William Wentworth

From ArticleWorld

William Wentworth was born to convicts either at sea on the way to Australia or at a penal settlement in the Tasman Sea in 1790. From these humble beginnings, he rose to become the first native-born Australian to become an internationally known figure.

An educated man

After serving their time, Wentworth’s parents became prosperous landowners in Sydney and William was sent to school in London. Upon his return to Sydney in 1810, he was given the position of acting Provost-Marshall and given a land grant. Three years later, he was part of an expedition which found a route across the Blue Mountains, which opened up the rich farmlands of inland New South Wales. In return for his part in the venture, he was granted more land. In 1816, he went back to England where he was admitted to the bar, studied at Cambridge University and traveled through Europe.

Wealth and politics

William returned to Sydney in 1824 and when his father died three years later, inherited quite a lot of property and in the process becoming one of the richest men in the colony. His wealth did not buy him a place amongst the elite, however, because of his parents’ background. In reaction to this, he led the ‘emancipist’ party which advocated equality for ex-convicts and their descendants.

Throughout the 1820’s and 30’s, Wentworth became a leading political figure and supported representative government, freedom of the press, trial by jury and the abolition of the transportation of convicts. He founded ‘The Australian’, the first privately-owned newspaper, so that he could have a platform for his causes.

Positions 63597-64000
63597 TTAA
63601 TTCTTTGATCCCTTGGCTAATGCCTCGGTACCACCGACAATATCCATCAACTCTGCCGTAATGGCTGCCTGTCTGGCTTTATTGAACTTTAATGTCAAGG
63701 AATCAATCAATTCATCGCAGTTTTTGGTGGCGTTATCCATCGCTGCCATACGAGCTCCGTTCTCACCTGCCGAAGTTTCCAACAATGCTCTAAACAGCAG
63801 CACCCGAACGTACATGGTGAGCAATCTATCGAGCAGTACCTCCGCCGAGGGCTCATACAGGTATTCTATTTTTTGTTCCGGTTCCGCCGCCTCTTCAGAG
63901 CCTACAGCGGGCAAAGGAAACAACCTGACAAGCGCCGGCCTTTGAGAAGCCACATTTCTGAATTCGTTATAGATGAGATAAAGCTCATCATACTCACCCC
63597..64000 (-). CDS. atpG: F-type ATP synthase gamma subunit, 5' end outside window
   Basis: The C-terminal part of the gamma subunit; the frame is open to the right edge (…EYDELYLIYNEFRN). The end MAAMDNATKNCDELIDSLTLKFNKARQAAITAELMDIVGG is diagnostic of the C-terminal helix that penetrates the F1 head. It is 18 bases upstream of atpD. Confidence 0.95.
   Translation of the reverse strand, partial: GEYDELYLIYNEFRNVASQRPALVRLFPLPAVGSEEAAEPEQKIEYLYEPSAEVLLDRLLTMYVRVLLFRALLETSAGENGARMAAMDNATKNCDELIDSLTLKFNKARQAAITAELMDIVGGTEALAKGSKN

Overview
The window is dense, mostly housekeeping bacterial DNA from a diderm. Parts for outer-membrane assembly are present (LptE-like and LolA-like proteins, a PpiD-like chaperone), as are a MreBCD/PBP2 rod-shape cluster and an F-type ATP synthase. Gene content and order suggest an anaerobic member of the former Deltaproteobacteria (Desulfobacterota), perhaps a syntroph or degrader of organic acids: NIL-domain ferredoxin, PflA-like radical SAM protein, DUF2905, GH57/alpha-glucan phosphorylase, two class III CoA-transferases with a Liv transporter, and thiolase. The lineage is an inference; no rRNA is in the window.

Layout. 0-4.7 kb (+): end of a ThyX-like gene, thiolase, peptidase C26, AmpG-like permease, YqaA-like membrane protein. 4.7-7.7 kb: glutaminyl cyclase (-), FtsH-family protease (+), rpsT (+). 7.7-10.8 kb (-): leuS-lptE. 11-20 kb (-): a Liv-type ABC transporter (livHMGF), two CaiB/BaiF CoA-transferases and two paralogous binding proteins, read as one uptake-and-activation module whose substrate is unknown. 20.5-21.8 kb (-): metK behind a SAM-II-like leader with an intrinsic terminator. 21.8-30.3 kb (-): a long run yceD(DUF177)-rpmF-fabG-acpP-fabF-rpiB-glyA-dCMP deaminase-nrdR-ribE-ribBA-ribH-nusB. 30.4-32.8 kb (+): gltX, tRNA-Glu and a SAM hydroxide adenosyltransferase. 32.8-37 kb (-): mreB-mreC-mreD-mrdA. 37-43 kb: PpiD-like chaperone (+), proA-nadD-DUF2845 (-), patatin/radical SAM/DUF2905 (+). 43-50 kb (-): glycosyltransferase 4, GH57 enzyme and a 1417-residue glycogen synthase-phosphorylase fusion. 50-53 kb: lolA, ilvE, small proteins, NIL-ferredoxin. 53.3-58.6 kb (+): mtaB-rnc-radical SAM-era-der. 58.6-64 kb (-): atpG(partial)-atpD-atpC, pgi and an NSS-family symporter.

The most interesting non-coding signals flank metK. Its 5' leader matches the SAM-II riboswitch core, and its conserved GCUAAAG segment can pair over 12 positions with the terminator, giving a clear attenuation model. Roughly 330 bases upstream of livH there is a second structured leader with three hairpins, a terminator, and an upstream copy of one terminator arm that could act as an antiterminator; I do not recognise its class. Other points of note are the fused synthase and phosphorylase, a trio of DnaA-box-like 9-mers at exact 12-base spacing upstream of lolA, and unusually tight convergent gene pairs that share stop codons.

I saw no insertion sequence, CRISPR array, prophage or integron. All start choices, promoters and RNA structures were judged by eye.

A change of climate

Wentworth’s attitudes changed somewhat in the 1840’s when he found himself siding with those he had once opposed so vehemently. By this time, transportation had been abolished and a Legislative Council established, and the issue dominating the decade was that of the squatter classes’ domination over the colony’s lands and break them up instead for small farmers. Wentworth found himself on the side of the conservatives who wished to maintain the status quo.

His drafting of a new constitution for New South Wales in 1853 included such concepts as the establishment of a colonial peerage and the rights to elect a Legislative Assembly based on property ownership and an unelected Legislative Council.

In 1856, Wentworth retired and settled in England. Although he died in 1872 in England, his body was returned to Sydney for burial at his request.